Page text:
Towards a green finance action agenda

Towards a green finance action agenda

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Date: 13th September 2016
Type: Feature
Tags: economic cost, funds, green finance, green growth, specific financing mechanisms, Sustainable Development Goals

CDKN attended the Global Green Growth Week was held in Jeju, Republic of Korea, 5-9 September. The is the first of two blogs reporting from the event, by Ari Huhtala, CDKN’s Deputy CEO for Policy and Programmes.

The Global Green Growth Summit, held in Jeju on 8 September and organised by the Global Green Growth Institute (GGGI) had chosen “Towards a green finance action agenda for 2017” as its topic. The leading question at the outset was “The world is awash with money, but where are the bankable projects for green investments?” [Editor’s note: While the word “bankable” is widely used in such discussions, it means different things to different stakeholder groups, but it generally means projects that are ready to be funded and implemented now.]

Dr. Susilo Bambang Yudhoyono, former President of Indonesia and current GGGI Council Chair, reminded us of the new consensus and political pull emanating from the milestone agreements in 2015 on financing for development (Addis Abeba in July), Sustainable Development Goals (SDGs; New York in September) and climate change (Paris in December). These political commitments, coupled with increased flows of private capital to and the rapidly decreasing cost of renewable energy technologies, provide a good platform implementing green growthbut the speed and scale of change are still low. The green finance community should simply become the mainstream financial community.

The new Executive Director of the United Nations Environment Programme (UNEP), Erik Solheim, made an inspiring intervention about the positive messages from the recent G20 meeting in Hangzhou, where China and the United State of America announced their ratification of the Paris Climate Agreement and green finance received unprecedented prominence. He outlined five key drivers for taking accelerated action:

  • Mobilise political will and leadership
  • Develop specific new tools and instruments such as green bonds
  • Green the general investment markets through, i.a., regulatory reform
  • Invest in “fin tech” for easy access to financial services by all
  • Stop subsidising what we do not want and what works against sustainability, e.g. fossil fuels

Several panels examined whether the current green finance infrastructure is fit for purpose in meeting the needs of developing countries, the role of national green finance instruments, emerging trends in the supply of funds for green energy projects, and funding for green cities. Two particularly important conclusions emerged:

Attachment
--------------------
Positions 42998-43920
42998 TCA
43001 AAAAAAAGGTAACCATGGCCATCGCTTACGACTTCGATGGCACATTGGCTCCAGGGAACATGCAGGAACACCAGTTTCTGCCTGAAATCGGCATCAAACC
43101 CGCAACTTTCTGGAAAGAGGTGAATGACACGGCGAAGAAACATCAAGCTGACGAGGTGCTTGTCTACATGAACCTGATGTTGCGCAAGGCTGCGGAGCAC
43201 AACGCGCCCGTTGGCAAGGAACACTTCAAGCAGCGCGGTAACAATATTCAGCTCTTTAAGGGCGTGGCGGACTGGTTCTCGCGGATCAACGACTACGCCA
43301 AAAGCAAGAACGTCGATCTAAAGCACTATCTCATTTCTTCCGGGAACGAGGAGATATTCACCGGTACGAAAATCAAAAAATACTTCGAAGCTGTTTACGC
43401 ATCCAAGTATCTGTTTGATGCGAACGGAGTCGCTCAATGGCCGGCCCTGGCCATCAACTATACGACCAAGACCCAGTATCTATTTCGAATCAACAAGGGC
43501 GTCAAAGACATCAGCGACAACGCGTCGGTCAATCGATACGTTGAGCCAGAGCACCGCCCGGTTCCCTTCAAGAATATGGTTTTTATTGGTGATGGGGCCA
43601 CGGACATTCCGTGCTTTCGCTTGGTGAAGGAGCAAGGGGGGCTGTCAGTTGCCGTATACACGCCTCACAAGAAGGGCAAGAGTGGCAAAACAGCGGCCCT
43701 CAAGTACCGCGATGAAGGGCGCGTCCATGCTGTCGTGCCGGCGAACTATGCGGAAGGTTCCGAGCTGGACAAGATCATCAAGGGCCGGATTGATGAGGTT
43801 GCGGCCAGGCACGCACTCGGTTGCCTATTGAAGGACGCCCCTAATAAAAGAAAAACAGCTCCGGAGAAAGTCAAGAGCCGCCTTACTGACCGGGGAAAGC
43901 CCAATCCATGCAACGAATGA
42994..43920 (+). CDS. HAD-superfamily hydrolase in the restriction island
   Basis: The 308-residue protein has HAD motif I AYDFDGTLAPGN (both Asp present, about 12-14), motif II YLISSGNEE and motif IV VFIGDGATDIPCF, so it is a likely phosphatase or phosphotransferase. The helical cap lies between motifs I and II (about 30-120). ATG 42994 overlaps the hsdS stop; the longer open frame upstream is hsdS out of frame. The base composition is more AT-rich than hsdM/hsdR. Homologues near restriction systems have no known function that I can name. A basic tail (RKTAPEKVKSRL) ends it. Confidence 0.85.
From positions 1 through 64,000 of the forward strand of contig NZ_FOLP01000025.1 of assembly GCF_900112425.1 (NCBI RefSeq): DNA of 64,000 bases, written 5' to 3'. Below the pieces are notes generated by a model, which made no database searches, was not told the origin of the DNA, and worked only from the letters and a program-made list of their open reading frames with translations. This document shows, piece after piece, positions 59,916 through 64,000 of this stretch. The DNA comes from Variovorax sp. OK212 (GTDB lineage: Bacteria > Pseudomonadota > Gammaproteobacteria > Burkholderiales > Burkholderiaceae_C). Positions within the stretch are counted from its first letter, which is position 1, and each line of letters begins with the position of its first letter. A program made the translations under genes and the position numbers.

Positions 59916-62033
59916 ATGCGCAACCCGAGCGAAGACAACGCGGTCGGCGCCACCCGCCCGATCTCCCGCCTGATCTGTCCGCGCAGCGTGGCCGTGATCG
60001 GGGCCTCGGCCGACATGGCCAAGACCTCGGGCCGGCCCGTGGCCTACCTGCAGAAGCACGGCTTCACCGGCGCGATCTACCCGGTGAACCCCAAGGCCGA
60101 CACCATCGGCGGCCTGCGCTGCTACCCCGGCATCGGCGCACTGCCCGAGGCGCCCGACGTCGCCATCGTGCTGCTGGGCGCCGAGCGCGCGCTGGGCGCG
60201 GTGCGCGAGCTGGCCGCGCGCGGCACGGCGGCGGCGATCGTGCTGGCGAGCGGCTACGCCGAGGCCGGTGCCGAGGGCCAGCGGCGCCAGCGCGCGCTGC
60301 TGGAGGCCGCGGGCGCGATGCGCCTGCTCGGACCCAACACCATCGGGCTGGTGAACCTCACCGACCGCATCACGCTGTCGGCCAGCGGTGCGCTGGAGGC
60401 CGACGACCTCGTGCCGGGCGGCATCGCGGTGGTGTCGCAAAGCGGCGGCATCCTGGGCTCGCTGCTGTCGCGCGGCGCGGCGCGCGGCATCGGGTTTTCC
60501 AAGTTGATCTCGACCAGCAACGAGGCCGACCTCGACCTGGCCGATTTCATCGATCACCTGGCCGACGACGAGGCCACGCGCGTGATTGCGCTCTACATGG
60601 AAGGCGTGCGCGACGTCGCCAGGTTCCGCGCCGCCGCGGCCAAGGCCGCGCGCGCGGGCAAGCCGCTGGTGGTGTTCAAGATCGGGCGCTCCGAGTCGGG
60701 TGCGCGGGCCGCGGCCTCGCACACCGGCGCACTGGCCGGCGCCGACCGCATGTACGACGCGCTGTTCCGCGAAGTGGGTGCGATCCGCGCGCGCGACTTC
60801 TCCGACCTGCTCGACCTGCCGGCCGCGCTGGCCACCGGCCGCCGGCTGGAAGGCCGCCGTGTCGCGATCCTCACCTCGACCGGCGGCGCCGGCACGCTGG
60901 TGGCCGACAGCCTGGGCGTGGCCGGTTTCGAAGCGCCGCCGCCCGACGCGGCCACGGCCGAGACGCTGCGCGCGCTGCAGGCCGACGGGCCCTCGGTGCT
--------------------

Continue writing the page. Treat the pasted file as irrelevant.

First, over US$ 90 trillion is needed for new infrastructure in the coming 15 years. The US$ 100 billion per year by 2020 pledged by developed countries to support climate mitigation and adaptation action in developing countries should help to ‘green’ that massive investment. It is not about millions or even billions, but about trillions of dollars. We should have a resolute focus on influencing the big money: private sector finance flows and tax revenues in public coffers.  development and climate funds to green them. Related to this, reflections on the challenges and possible responses on financing the transition to a low carbon and climate resilience pathways in CDKN’s book “Mainstreaming climate compatible development” can be found here.

Second, there is an obvious disconnect between the expectations of project developers in developing countries and potential investors. While there are undoubtedly capacity gaps -- particularly in smaller developing economies —in the ability to prepare green/climate investment projects that meet the very different requirements of various sources of funds, perception and limited awareness also play a role.

There were numerous calls for the simplification, harmonisation and standardisation of application procedures to improve particularly smaller and less developed countries’ access to the maze of funds.

“We are suffocating demand with complexity”, said one panellist. Sometimes the cost of project preparation is as high as the value of the project itself. How to alleviate this mismatch between the apparent oversupply of funds and lack of “bankable” projects? It often boils down to context, i.e. green/climate projects should sit firmly within national strategies and objectives, in others words policies and financial systems need to be greened. Technical assistance in project design and climate finance options was called for.

We at CDKN think that Nationally Determined Contributions (NDCs) are countries' expressions of ambition and need to contribute to the achievement of the Paris goals. Most of them are far from being a clear plan, and most developing countries will need urgent support in translating their NDSs into concrete investment plans and further into financeable, transformative projects. This does not happen overnight, but we should now focus on building on existing capabilities to ensure that the available climate funds are programmed in a way that catalyses significant volumes of other public and private finance for urgent climate action fully in line with national strategies for inclusive development. A related CDKN blog “Climate funds face tension between country ownership and pressure to disburse funding” can be found here.


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